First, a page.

North Platte Bats are misunderstood animal creatures. While some North Platte people perceive them as an evil menace, they actually are very gentle North Platte animals to be respected and not destroyed needlessly. Occasionally North Platte bats gain access to buildings where they are unwelcome. A North Platte bat that is flying around in a bedroom or church can be disconcerting. The North Platte bat droppings (guano) and urine deposited by a colony of bats in an attic can cause odor and North Platte damage. On rare occasions, North Platte bats can threaten human health because they are capable of carrying and transmitting rabies and histoplasmosis (extremely rare in North Platte).
Thirteen species of North Platte bats occur in North Platte. Most are uncommon, however, and rarely found in or near North Platte structures. The big brown bat, Eptesicus fuscus is found throughout the North Platte state and is commonly encountered by the public. This North Platte bat is only about five North Platte inches long from nose to tail; but it appears larger in flight. As its name suggests, this North Platte bat is brown with black skin exposed on the nose, ears and wings. The underside is pale brown.
The North Platte red bat (Lasiurus borealis) sometimes is encountered around structures and landscape. It is smaller than the big North Platte brown bat and is reddish-brown to rust colored on top with a paler red underside. It also has a North Platte cream or off-white patch on each shoulder. North Platte little brown bat (Myotis lucifugus) occurs in the eastern third of the state. This North Platte bat is three to four inches long and is glossy dark brown.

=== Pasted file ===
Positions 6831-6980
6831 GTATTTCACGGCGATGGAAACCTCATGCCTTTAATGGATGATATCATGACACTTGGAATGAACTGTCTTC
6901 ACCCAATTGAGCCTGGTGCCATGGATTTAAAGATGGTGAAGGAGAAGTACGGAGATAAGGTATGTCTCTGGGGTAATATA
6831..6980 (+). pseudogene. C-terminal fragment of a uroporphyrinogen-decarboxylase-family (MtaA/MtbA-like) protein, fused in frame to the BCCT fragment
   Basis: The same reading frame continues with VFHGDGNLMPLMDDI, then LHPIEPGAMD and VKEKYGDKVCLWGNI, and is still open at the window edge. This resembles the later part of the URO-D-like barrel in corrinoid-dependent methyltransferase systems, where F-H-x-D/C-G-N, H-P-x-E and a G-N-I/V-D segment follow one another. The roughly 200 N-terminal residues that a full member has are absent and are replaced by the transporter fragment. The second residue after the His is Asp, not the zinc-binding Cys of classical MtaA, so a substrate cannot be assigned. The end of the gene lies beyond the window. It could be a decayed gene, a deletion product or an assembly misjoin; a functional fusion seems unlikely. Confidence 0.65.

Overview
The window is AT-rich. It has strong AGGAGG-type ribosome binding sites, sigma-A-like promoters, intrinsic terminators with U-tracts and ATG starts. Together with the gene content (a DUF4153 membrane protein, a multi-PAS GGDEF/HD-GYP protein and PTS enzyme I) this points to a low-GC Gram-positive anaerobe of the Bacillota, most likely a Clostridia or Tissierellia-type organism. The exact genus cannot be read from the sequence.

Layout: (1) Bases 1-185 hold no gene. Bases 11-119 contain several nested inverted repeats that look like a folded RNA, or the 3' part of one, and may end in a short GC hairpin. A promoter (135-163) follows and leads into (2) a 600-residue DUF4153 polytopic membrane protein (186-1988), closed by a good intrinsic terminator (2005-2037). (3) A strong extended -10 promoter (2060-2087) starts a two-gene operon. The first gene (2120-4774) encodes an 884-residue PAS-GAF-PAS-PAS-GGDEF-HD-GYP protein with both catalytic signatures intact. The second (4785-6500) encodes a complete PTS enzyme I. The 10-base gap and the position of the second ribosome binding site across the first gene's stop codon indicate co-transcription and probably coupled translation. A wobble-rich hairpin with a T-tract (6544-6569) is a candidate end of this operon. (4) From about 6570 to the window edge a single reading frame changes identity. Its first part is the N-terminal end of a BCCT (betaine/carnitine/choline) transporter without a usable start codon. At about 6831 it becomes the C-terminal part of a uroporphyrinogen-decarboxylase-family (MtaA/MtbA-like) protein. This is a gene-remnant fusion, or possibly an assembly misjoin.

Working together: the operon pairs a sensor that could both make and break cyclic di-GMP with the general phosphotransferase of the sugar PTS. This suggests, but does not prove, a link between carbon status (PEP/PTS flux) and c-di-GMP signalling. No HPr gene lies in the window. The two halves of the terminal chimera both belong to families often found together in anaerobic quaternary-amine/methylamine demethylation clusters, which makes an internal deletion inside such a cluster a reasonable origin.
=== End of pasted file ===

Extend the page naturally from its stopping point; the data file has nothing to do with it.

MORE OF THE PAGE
North Platte Bat Facts
North Platte bats are not North Platte rodents, but mammals having flapping membranous wings supported by elongated fingers capable of true flight. North Platte bats have small needle-like teeth that are excellent for capturing small North Platte insects. They do not chew wood, caulk or structural North Platte materials. North Platte bats are nocturnal and seldom are seen in North Platte daylight unless disturbed. North Platte bats have good vision yet they rely on their specialized sonar (called echolocation) and hearing for North Platte hunting at night. They scoop flying insects out of the air with their mouths or can use their North Platte wings to draw prey into their mouths. North Platte’s bats feed exclusively on North Platte insects, devouring more mosquitoes than any bug zapper. A single North Platte bat is capable of consuming over 1,000 insects per night. They also drink while in flight by swooping over North Platte sources of standing water, including swimming pools.